A fierce desperation, of loss and the lost is further developed in the accompanying works on paper, Your Mileage May Vary; here aspirations and expectations, displacement and un-belonging are found within a maze of restrictions and controls. It is a truism that all opposites attract and repel, like black and white and these spills and the topographically drawn co-exist on one plane. In this way Colour Curtain (between shores and the seas) is physically formed by linking differing information within one site; that of a set of rubberstamps carrying the names of individuals who have been denied visas to various countries on the basis of their class, culture, nation, religion, politics or other such notions of personal identity in combination with colors derived from various national flags.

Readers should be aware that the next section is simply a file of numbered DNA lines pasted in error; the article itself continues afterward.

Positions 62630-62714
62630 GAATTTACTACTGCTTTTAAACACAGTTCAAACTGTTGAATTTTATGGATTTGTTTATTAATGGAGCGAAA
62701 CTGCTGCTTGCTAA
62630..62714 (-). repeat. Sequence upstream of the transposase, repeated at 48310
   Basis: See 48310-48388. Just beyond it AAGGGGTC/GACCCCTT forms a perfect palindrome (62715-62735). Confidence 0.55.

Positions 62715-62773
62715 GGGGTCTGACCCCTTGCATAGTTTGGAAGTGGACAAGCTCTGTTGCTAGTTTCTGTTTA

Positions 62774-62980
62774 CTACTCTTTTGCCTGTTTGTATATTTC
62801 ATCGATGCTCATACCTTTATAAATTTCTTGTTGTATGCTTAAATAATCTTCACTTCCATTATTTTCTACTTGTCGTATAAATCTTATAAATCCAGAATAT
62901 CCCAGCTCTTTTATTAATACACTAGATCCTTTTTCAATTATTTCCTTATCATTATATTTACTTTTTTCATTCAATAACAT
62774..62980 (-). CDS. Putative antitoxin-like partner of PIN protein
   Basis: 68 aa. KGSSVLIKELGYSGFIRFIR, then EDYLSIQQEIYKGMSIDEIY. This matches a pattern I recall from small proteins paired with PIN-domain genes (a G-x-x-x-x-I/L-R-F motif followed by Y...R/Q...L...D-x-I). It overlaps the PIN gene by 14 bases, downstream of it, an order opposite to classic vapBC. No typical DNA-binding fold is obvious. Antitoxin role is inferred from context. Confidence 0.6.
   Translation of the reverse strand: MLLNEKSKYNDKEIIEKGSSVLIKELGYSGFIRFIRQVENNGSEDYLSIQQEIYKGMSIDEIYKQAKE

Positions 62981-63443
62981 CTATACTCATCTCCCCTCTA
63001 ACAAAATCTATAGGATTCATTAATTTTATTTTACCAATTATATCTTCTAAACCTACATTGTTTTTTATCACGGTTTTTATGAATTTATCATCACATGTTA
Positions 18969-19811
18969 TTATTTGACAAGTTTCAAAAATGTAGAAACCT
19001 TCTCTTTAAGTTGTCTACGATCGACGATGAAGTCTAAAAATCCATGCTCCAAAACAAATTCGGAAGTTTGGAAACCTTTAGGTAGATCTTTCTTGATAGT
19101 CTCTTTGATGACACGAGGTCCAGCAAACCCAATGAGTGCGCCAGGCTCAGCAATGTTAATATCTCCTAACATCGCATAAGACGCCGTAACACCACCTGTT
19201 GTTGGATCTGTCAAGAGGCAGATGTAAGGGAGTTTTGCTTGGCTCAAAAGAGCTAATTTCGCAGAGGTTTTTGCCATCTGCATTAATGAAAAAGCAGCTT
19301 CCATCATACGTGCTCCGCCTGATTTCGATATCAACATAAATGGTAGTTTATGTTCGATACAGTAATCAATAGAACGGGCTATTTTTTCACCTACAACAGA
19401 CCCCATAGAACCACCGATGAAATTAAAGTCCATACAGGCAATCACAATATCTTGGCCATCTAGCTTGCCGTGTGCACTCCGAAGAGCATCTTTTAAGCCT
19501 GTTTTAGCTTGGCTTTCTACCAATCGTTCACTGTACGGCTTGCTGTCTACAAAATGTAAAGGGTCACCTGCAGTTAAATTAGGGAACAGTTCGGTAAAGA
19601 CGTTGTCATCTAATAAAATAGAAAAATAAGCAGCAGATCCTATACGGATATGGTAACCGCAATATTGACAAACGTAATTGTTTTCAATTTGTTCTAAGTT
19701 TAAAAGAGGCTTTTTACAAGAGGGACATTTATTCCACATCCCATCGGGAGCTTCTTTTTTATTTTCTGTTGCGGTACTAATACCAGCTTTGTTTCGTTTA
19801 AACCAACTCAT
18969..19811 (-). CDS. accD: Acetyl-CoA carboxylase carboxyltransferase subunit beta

Your Mileage May Vary takes a similar re-routing of details of individuals’ names and combines them with maps and mazes to suggest lost journeys and unending departures or arrivals. Kallat states “Even as cultures blend with a greater movement of people and information than any moment in human history, borders have become more controlled and monitored than ever before”.4 The contemporary border has ceased to be mere crossings but more a space in which the contraband and the pirated in terms of goods, people and modern slavery is enforced and exchanged. Your Mileage May Vary starts to suggest such a sinister domain, a new place full of sorcerers and gangsters and pirates who make things disappear and where children, women, drugs, organs and arms remain un-rendered, undocumented. This maze of officialdom creates a seemingly haunted place, redolent with both mystery and misery. These occluded spaces remain indicative of a crisis in constant appropriation and the mist of realities that paralyses normality. Borders are no longer guarded domains but contested environments and we have to ask what is their purpose and whom do they really serve? They are, after all, grounds in which to plunder, rape and dehumanize our already demoralized world, in this existential crisis. Kallat asks here not who we are but what we have become.